Volume 66 Issue 9 September 2016
As the search for lost medieval kings continues, interest in them seems stronger than ever. But a warning from the past speaks of their – and our – ruin.
The rebuilding of London required an image of what had been lost. Kate Wiles shares one such survey from 1669.
The Booker Prize-winning writer eschewed autobiographical novels for historical fiction in a bid to resolve the porous distinction between objective and subjective history, writes Alexander Lee.
Since gaining independence Botswana’s history has not not been without turmoil, but the country has emerged as a model African state.
South-East Asia’s ‘Golden Triangle’ dominated the world’s opium production during the 1980s. David Hutt reveals how a young soldier from north Burma took on the United States government to become the region’s most notorious drug lord.
The ‘middle Medici’ – two popes, two dukes, two bastards and a future queen of France – are too often left out of the dynasty’s history. Catherine Fletcher addresses that gap.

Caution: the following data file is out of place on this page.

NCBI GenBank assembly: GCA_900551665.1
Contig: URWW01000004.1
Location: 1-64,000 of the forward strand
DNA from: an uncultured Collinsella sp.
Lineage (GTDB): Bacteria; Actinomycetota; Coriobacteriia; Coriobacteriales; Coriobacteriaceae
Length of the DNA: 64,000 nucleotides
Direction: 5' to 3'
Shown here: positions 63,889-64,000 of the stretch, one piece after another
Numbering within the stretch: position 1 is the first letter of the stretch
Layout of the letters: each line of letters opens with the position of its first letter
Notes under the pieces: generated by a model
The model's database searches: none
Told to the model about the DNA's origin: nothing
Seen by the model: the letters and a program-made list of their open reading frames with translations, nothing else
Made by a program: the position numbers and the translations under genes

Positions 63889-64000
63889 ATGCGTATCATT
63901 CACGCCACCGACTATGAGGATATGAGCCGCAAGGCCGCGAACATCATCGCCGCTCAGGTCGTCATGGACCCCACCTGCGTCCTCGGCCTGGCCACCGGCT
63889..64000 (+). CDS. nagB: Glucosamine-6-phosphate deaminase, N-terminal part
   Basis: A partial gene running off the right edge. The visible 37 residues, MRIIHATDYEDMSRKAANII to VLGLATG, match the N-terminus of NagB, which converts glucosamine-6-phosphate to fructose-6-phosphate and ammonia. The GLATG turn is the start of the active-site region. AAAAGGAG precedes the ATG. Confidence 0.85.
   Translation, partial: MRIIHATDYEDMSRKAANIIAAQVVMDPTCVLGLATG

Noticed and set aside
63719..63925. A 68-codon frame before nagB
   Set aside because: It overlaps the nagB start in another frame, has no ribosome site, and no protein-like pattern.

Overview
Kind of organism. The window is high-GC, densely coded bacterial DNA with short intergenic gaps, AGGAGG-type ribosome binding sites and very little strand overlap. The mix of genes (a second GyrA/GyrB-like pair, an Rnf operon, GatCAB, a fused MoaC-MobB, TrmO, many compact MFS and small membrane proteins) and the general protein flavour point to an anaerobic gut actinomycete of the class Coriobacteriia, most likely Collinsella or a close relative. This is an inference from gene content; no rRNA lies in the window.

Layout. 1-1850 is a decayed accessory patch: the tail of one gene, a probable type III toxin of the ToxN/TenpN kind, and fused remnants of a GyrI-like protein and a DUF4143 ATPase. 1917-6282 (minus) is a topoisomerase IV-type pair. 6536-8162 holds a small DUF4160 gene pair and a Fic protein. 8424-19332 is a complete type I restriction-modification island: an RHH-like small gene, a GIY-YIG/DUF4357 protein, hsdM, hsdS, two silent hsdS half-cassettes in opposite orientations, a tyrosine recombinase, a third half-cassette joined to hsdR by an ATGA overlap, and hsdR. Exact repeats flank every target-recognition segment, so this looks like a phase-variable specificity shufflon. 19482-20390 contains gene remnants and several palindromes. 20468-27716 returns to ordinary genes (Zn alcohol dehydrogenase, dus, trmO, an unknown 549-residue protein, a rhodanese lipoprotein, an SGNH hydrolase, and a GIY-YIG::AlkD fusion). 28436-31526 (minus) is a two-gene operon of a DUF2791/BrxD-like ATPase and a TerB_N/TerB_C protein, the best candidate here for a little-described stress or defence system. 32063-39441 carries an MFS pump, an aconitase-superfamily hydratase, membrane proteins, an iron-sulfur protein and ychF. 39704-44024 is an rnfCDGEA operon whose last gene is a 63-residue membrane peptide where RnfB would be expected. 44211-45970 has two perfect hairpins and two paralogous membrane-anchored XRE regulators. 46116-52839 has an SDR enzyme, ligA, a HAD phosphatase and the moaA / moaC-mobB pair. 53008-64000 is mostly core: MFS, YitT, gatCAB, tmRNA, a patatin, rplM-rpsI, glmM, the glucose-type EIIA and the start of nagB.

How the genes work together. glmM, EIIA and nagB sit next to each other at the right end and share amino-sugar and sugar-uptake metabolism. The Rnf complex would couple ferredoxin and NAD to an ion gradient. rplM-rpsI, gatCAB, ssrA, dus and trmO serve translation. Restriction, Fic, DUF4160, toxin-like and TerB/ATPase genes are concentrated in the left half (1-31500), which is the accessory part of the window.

Mao Zedong’s brutal campaign to purify Communist China, which began in the early 1960s, resulted in a decade of chaos that has left an indelible stain on the nation’s politics.
The epic German offensive to take the strategically crucial fortress in north-east France reached its bloody end 100 years ago this month. Robert Foley looks at how and why Erich von Falkenhayn, the Chief of the German General Staff, sought to break the deadlock on the Western Front.
As the holders of both our cultural and personal memories, books seem sacred and their destruction, no matter the cause, is always shocking.
The photographer, designer and aesthete Cecil Beaton brought a distinctly historical awareness to the realm of fashion.
Born of civil war in 1971, the former East Pakistan has wrangled with issues of religion, secularism and democracy ever since.
Did the idea of nuclear war make Britain’s wartime leader more God-fearing?
Western Australia’s desire to secede as ‘Westralia’ in 1933 was undermined by a change in Britain’s attitude towards its Empire.